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Column: Military Attack on Iran a Bad Policy Decision

FILE - The reactor building of Iran's Bushehr Nuclear Power Plant is seen, just outside the port city of Bushehr 750 miles (1245 kilometers) south of the capital Tehran.
FILE - The reactor building of Iran's Bushehr Nuclear Power Plant is seen, just outside the port city of Bushehr 750 miles (1245 kilometers) south of the capital Tehran.

Negotiators from Iran and six world powers have been trying for more than a decade to come up with an agreement preventing Iran from developing nuclear weapons. But some have been advocating a more drastic approach to curb Iran’s nuclear weapons ambitions.

Israel considers a nuclear-armed Iran to be an existential threat. Israeli Prime Minister Benjamin Netanyahu has threatened to carry out a military strike against Iran’s nuclear facilities to make sure Tehran does not build a bomb. And, the United States has said “all options are on the table” - a euphemism for carrying out a military strike.

John Bolton, former U.S. ambassador to the United Nations [in the George W. Bush administration], favors military intervention.

“In a world where you have no good options, and only two outcomes, one of which is Iran and others get nuclear weapons, or Israel and the United States use pre-emptive military force against Iran - I think option two is better than option one. Neither are good, but we are in a situation where there are no good options,” said Bolton.

Analysts say Israel is perfectly capable of an air campaign against Iranian nuclear targets, which would include enrichment facilities, uranium mines, a wide-range of laboratories and engineering companies producing components used in nuclear facilities.

But experts also point out the Iranians have placed nuclear facilities deep underground, probably too deep for the Israelis to hit.

Paul Rogers, military analyst at Bradford University in England [near Manchester] said the United States is the only country that has the necessary equipment to hit deep underground targets, a bomb called the “Massive Ordnance Penetrator”.

“This one is designed specifically to go through many layers of reinforced concrete, to be able to tell when it is going through voids which are not yet the main target,” said Rogers, “and then to explode within the main target space. And this is, as I say, the only bomb of its kind. It weighs about 15 tons and dropped from high altitude, it would reach extremely high speed and could be delivered with considerable precision.”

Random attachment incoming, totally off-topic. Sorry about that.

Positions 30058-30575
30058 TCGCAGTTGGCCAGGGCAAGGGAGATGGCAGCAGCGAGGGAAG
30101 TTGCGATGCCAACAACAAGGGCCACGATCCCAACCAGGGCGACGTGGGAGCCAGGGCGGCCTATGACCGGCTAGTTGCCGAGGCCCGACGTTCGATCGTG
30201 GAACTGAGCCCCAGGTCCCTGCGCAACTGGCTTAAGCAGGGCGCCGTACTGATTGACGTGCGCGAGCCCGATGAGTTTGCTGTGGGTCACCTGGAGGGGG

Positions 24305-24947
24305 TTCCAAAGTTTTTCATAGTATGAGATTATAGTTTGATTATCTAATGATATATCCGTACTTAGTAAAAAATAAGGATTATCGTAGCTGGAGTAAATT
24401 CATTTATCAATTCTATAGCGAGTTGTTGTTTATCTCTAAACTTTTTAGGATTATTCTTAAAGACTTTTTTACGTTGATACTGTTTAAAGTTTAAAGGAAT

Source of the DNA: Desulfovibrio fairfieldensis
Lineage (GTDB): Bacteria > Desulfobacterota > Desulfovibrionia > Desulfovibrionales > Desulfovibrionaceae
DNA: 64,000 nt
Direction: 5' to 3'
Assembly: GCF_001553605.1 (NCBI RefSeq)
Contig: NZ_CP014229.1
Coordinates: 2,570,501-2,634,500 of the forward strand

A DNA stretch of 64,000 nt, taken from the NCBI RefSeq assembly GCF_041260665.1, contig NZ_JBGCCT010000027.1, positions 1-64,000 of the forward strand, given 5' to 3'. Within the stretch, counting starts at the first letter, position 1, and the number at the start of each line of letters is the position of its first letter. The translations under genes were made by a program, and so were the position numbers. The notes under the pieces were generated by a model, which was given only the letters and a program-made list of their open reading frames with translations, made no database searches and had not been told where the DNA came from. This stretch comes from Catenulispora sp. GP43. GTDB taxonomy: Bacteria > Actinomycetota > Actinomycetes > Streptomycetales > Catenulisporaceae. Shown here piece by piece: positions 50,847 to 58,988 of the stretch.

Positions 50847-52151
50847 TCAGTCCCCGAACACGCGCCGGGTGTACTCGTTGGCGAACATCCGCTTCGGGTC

Rogers and other analysts said any attack on suspected Iranian nuclear weapons targets would set back the country’s nuclear program by only two to three years.

“And the problem with any kind of Israeli attack is that if an attack were to take place, one can more or less assume that Iran after that would be determined to get nuclear weapons as quickly as it could,” he said.

Jim Walsh, an expert on Iran’s nuclear program at the Massachusetts Institute of Technology, said “The U.S. intelligence community currently believes that Iran has not yet made a decision as to whether to build a nuclear bomb. It had a program, stopped in 2003, and as of now has not made a decision. There is certainly the chance that if you use military action, that will make the decision.”

Thomas Hammes, military analyst at the National Defense University, sees no reason for military action.

“What is the value of bombing if you know you are only setting them back a few years because then they are not just a nuclear-armed state, but they are a nuclear-armed state that is irritated at you because you bombed them and probably bombed them repeatedly,” he said.

Hammes said there is a lot of fear-mongering around the question of whether or not to bomb Iran.

“Remember, everybody who is saying Iran is on the verge of breaking out and getting nuclear weapons was saying the same thing in 2003,” said Hammes. "Go back and read the news stories and I think you could lift some direct quotes from some of the proponents who said back then Iran is three years away from a nuclear weapon.”

Hammes said those advocating bombing Iran “aren’t proposing a strategy, they are proposing a tactical approach: bomb and then bomb and then bomb again with no idea how it ends.”

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    Andre de Nesnera

    Andre de Nesnera is senior analyst at the Voice of America, where he has reported on international affairs for more than three decades. Now serving in Washington D.C., he was previously senior European correspondent based in London, established VOA’s Geneva bureau in 1984 and in 1989 was the first VOA correspondent permanently accredited in the Soviet Union.